Falconry being amongst one of the oldest practised sports has many traditions that have been carried forth into modern falconry. Traditionally falconry involves the flying of longwings i.e. falcons therefore they earn the title 'falconer' and anyone who flies hawks, buzzards, eagles and owls is known as an Austringer. At Huxley's we try to keep as many of the falconry traditions going as possible...
Hoods: In falconry the use of hoods is to keep the bird calm whilst preparing it for flying and allows the bird to be transported without becoming stressed....did you know the term hoodwinked comes from hooding a falcon!
Bells: The bells in falconry are very handy for locating the bird (especially when you're wandering through fields after they have gone AWOL from time to time) and as for our audience it's a good indicator for when you need to duck!
Jesses: These are thin straps, traditionally made from leather which is used by the falconer to hold onto the bird whilst it is sat on the glove. Although with our larger birds the case may be the bird holding on to the falconer!
Gauntlet (glove): The gauntlet has always been used in falconry; it is a leather glove that allows the bird to comfortably sit on the fist and offers the falconer protection from those big sharp talons.
GPS: This is a product that is still in its early stages, the technology is available but the issue is trying to find a way to make it small enough for the birds to carry without affecting their flying. However with technology evolving at the rate it is, it wont be long before this product is available.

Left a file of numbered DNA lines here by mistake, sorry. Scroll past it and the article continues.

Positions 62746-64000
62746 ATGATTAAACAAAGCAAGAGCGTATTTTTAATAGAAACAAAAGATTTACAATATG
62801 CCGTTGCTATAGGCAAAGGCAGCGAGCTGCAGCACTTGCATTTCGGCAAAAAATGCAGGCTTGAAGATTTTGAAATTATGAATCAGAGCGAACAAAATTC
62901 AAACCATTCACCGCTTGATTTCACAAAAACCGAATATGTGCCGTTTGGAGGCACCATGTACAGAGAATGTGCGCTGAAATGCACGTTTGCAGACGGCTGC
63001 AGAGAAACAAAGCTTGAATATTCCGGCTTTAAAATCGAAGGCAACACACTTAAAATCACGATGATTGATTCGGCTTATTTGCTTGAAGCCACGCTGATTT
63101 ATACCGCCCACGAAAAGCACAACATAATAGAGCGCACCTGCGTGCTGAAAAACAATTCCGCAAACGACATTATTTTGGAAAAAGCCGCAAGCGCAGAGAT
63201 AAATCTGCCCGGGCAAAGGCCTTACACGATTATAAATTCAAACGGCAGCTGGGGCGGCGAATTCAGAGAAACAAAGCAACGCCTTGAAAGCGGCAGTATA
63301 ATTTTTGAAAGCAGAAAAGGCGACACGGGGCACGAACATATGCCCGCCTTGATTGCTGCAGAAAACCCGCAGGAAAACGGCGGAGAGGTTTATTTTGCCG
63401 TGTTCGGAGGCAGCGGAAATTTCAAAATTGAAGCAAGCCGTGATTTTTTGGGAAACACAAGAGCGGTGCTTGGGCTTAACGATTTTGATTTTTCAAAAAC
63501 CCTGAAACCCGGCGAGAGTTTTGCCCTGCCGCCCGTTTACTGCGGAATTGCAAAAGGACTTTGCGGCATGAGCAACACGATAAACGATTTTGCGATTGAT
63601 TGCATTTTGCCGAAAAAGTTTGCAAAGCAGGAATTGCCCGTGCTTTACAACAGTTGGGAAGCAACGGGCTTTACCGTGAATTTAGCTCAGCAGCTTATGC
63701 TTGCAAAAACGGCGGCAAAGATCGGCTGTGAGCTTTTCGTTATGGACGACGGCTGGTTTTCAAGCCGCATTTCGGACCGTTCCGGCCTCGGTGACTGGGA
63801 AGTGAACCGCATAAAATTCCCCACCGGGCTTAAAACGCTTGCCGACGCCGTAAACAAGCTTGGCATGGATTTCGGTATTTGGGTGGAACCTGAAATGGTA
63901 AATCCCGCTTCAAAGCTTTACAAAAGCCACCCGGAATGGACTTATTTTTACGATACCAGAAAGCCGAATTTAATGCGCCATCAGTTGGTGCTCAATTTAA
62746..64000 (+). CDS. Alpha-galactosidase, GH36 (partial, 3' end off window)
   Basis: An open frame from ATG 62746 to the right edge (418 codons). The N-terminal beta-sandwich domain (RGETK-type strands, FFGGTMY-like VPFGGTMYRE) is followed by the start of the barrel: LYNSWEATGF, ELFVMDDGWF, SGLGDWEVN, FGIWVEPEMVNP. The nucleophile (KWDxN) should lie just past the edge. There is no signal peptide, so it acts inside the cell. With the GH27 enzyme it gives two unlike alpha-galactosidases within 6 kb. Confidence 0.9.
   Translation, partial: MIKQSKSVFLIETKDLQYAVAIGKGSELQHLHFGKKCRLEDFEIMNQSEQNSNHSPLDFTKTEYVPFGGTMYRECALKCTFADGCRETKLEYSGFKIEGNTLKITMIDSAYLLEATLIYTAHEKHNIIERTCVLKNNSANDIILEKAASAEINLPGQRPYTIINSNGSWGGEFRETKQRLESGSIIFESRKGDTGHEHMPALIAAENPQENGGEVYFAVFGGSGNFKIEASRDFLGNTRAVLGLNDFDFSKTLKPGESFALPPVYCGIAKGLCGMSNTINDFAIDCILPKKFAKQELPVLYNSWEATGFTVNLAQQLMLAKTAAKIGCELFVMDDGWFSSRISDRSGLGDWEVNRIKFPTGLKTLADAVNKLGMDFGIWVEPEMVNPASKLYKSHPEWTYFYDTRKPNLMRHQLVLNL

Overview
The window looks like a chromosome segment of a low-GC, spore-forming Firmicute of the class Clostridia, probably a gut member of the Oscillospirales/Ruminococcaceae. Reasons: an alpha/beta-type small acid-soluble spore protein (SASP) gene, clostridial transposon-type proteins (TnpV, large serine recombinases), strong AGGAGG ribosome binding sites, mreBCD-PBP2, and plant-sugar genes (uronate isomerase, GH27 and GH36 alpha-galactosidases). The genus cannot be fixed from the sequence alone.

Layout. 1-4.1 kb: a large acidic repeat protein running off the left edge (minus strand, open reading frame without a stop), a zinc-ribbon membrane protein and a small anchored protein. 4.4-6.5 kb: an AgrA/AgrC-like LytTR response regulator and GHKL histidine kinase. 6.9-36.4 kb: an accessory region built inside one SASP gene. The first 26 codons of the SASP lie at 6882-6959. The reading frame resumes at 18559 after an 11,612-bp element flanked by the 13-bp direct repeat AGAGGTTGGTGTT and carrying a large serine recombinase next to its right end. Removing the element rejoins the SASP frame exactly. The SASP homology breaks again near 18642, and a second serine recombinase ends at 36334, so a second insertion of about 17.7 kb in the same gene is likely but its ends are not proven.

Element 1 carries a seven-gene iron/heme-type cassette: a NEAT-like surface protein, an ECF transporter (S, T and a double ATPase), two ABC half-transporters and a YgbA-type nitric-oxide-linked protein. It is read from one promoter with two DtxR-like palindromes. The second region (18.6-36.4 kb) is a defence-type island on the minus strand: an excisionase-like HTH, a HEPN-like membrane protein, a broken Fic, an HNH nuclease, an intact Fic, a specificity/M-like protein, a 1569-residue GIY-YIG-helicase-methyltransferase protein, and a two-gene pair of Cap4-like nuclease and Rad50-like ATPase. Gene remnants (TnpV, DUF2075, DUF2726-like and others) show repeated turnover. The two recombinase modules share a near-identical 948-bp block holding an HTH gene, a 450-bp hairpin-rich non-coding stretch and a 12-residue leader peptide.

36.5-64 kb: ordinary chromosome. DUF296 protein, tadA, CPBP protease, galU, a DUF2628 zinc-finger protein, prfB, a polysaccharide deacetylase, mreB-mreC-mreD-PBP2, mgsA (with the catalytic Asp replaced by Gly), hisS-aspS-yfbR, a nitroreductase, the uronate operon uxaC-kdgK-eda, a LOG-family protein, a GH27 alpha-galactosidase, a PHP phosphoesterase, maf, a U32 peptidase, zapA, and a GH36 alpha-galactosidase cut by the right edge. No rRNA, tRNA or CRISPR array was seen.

Transmitter and Receiver: In modern day falconry any sensible falconer attaches a small, lightweight tracking transmitter to the bird before it is flown free; this means on the rare occasion a bird decides to take a sightseeing trip of its own we are able to track where the bird goes and recover it. The receiver picks up the signal from the transmitter on the bird which, in turn, tells the falconer the direction and distance of his bird. Also in recent years we also use GPS tracking equipment, we can bring the birds location, speed, height all up on an ipad.
Micro chipping: Hundreds of years ago in falconry if you lost your bird there was no way of tracking it and no way of anyone knowing it was yours if they recovered it, In falconry today there is the option to micro-chip your bird. This means that should you lose your bird and someone finds it they can take it to the vet and have the chip scanned to get your details, just like with cats and dogs.
Block - A wooden or resin perch with a soft top (nowadays rubber or astroturf is used) the block has a spike at the bottom which is driven into the ground to secure it.
Bowse - To drink
Cadge - A portable perch used for carrying hawks in the field.
A Cast - Two or more raptors flown together at a difficult quarry.
Crop - The sack above the breast bone where food is first stored as soon as swallowed. It allows quick ingestion of a large amount of food which is later digested slowly.
Fist - A general term for the falconer's gloved and protected hand.
Flying weight - The weight at which the hawk is healthy enough to fly and hunt, yet sufficiently hungry to respond to the falconer's control.
Casting - Bringing up the indigestible material that has been eaten (e.g. fur, bones & feathers), in pellet form. This is normally done once or twice a day.
Imprinting - This is the term used for describing what happens when very young birds are raised in the company of humans. They come to accept humans as their parents & source of food.
Mantle - The action of a bird spreading her wings, fanning its tail and arching over its prey, so hiding it from other predators, including other birds.